I came across this article in the New Yorker and thought it to be a great collection of examples illustrating the benefits of collaboration.

The point of this article is that inventors stumble upon great inventions not because they are geniuses, but because they’ve been exposed to certain events and information that when tied together yield the Eureka moment. It illustrates this by reminding us about the multiple inventors of Calculus, the thermometer, but more interestingly, the inventors of the telephone.

Mr. Bell had filed his patent not years, months, or days before Mr. Gray, but rather a few hours before. It turns out both of these inventors were exposed to similar concepts and information and both came upon the Eureka moment at the same time. This pattern of multiple inventors is seen throughout history and is a reinforcement of the theory that inventors are normally not geniuses, but rather people who have the right collection of information at the right time.

The article uses the example of a company called Intellectual Ventures founded by Nathan Myhrvold from Microsoft and funded heavily by Bill Gates. This company was created to invent. The formula was to form a discussion group of individuals with multiple backgrounds; doctors, engineers, lawyers, and businessmen which collectively held different sets of information and thus could collaborate on different subjects. The result: IV generates hundreds of patents each year.

The moral of the story is that unless you have a genius amongst your R&D staff, the best bet you have at succeeding in innovation is gathering individuals with different backgrounds and have them discuss a topic or challenge. This will give you the multiplier effect and you will be guaranteed to find the Eureka moments much quicker and more frequently.

Link to the article:

In The Air: Who says big ideas are rare? By Malcolm Gladwell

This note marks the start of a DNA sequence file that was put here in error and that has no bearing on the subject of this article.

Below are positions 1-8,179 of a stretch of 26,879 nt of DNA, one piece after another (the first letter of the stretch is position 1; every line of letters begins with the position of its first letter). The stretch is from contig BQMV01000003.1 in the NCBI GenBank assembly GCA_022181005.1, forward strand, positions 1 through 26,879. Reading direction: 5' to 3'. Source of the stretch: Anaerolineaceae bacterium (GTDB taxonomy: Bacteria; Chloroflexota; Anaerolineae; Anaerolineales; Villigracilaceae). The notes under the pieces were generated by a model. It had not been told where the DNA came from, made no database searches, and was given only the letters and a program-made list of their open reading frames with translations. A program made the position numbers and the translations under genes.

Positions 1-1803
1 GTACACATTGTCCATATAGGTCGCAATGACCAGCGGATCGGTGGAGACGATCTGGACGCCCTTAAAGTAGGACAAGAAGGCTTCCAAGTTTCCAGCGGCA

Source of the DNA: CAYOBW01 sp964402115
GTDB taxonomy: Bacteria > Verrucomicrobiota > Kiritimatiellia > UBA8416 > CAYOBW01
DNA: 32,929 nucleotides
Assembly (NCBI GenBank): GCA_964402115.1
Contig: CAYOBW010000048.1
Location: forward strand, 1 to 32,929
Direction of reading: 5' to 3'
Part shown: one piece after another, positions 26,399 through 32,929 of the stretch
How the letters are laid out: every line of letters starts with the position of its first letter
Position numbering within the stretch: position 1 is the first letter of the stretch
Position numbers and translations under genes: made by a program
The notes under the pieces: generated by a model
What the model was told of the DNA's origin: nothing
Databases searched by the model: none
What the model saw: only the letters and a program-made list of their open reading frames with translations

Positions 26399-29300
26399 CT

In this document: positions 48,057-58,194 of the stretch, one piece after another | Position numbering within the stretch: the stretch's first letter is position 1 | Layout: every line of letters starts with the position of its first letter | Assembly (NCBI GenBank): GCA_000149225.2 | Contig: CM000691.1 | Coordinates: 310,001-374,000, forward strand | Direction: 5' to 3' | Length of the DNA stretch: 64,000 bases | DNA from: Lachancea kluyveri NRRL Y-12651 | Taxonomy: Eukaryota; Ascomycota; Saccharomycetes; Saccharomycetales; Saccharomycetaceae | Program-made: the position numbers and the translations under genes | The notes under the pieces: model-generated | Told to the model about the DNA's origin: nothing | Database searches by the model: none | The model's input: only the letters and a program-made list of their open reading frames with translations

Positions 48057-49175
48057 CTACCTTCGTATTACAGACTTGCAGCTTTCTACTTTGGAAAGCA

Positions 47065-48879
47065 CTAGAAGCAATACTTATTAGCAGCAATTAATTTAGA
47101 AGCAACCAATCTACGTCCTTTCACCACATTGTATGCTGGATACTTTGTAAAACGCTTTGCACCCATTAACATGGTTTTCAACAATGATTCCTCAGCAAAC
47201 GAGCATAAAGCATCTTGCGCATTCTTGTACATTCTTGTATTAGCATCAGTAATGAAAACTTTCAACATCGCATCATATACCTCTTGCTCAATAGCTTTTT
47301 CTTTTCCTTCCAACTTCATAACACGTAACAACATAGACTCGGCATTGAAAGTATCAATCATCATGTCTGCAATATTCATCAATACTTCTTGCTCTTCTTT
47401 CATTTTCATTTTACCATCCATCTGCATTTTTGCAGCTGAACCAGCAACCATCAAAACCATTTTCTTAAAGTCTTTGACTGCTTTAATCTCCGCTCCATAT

Posted on Thursday, October 22, 2009 by George R.

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25 September 2009

This is perhaps one of the few absolute truths that apply in today’s market place. There is truly and absolutely no value in ideas unless they are implemented. That’s why it’s imperative for organizations to streamline their ideation-to-implementation processes.

Many organizations have realized the value of using idea management software to achieve this. Even though it’s management’s responsibility to lay down the processes that will foster a culture where individuals will openly communicate their ideas, the tools they select to facilitate and guarantee the process transparency can vary by a wide range.

At first glance, idea management software sounds like a tool, which regardless of the version or vendor you choose, will accomplish the same result. This is not the case. Unlike word processors or spreadsheet programs, which all act, feel, and accomplish the same or similar results, Idea Management software has to address many factors that span psychology, corporate culture, markets, business goals, and if implemented correctly should become part of an organization’s fabric.